Category: pencils

I’ve Seen You Before

I've Seen You Before

I’ve Seen You Before

This is a painting that I did in Corel Painter.  I promise I won’t bitch about Painter or tech support at Corel.  Actually, in Painter 2018, things are going very smoothly.  Painter released in this version some stability to the application that seems very nice.  They also released for their trick to get you to buy it and/or upgrade a thing called thick paint.  They claim this looks like real paint.  Well hold it, Corel, what have we been using all these years?  Has our paint not looked like real paint all along?

Anyway, maybe this looks more like real paint.  I’m just not sure.  But boy is this stuff thick.  It is like painting with gloop.  I initially stuck my nose up at it and said no way am I painting with this stuff.  Not only because it was gloop but because it has its own separate layer.  It has a separate layer that does not act like a real layer.  So it is isolated.  It will not do many of the things a layer should do.  Plus the brush engine for the thick paint has a lot of controls to figure out.

In the past, Corel rolls out its latest trick brushes and then the next year it acts like it never heard of these brushes.  You are left holding the bag as to these brushes.  Well, why should I learn the complex brush engine of these brushes if Corel is just going to move on to some other trick brushes next year?

Eventually, when I took Skip Allen’s Introduction class, I came to love the brushes Skip made and I used some of these brushes.  But, I’m holding off judgment on them.  I’m not embracing them yet because I’m concerned Corel will not develop them further in the future.  For example see the Dynamic Speckle Brushes that were developed a couple of years ago.  They have great potential. But still need some tweaking.  Hello, Corel, are you ever going to tweak those brushes?  No.  The program is full to the brim of brushes that need a tweak here and a tweak there.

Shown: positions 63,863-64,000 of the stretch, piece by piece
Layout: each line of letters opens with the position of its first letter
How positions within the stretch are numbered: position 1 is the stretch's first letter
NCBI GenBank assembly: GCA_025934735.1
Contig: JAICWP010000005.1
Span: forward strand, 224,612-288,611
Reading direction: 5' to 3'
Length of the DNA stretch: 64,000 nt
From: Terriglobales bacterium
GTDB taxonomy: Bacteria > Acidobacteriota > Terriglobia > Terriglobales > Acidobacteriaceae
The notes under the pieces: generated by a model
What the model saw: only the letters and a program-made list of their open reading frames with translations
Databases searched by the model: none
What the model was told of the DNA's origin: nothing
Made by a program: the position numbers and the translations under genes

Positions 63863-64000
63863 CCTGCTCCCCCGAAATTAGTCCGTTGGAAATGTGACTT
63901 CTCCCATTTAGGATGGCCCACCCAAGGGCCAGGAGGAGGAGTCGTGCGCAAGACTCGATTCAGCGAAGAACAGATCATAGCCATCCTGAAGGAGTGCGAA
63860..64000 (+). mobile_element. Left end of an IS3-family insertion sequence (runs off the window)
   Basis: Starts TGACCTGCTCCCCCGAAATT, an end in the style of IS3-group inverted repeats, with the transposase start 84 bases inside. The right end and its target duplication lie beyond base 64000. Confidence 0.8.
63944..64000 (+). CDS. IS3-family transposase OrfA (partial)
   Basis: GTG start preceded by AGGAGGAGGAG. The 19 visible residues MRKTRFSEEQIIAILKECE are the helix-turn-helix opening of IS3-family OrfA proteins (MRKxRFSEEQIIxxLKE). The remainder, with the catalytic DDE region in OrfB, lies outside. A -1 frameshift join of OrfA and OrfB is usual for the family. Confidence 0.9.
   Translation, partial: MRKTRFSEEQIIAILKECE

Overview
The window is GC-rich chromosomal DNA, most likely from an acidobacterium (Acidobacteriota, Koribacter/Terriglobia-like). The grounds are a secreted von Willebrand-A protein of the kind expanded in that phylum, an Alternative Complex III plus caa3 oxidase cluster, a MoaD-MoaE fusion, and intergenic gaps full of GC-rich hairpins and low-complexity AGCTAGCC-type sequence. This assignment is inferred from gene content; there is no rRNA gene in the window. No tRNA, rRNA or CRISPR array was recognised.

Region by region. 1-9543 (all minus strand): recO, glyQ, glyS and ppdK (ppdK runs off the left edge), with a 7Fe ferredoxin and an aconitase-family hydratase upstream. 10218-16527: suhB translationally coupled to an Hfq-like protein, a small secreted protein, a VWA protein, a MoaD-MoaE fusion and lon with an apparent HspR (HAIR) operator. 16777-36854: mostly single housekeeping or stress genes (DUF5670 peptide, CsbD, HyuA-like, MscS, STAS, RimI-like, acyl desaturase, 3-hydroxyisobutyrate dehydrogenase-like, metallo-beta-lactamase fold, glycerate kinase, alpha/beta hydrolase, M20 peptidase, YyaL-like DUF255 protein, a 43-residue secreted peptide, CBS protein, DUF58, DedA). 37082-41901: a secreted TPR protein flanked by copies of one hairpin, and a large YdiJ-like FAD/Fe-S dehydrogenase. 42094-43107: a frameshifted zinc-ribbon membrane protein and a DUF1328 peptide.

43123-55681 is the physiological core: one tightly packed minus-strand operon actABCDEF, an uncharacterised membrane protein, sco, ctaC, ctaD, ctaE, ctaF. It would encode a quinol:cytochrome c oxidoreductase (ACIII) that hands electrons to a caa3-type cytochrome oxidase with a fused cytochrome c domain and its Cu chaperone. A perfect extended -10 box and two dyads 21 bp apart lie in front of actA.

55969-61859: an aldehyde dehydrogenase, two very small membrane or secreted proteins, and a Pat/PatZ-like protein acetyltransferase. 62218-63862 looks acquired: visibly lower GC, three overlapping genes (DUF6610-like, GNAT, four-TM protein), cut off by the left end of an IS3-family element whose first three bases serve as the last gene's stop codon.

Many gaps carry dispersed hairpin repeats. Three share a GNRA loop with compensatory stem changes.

Anyway, I bitched about Corel Painter.  I guess it’s the best thing out there, but they sure can make a person angry with their shortcomings.

This painting I did with my thick paint brushes that I was in the process of making before I knew Corel was going to come out with thick paint brushes.  I started working with the impasto brushes to see how thick I could make them and have them look like real paint.

In the impasto control panel you can pick the depth method.  It is right below the Draw To box.  The Draw To box is where you pick Color and Depth for impasto.  I swear I have never noticed the Depth Method box before.  Probably because the print is so small and there are so many options in Painter.  There is always something new to discover.

Anyway, I started using Paper for Depth Method and it opened a whole new world in Impasto.  Wow!!!  I have a huge collection of papers that give me lots of different depths.  But even if you don’t, just using Painter’s default papers give you a huge variety of textures.  This is especially true if you adjust the contrast and brightness to the paper.  I take the contrast up and bring the brightness down usually.  I believe that Painter reads the dark areas of paper.  Or else it reads the white areas.  But, I’m pretty sure it reads the dark areas.  But experiment for yourself if you need to actually know.  The other adjustments you can make to the paper are the paper scale which can be very important.  Then there is an adjustment for rotation which can play an important part.  Then new to Painter on the grain setting is the Random Grain Rotation setting and the Random Grain Position setting.  I really like the first one.  It makes your strokes on a piece of paper look very real.  Without this setting, you are just repeating a digital pattern.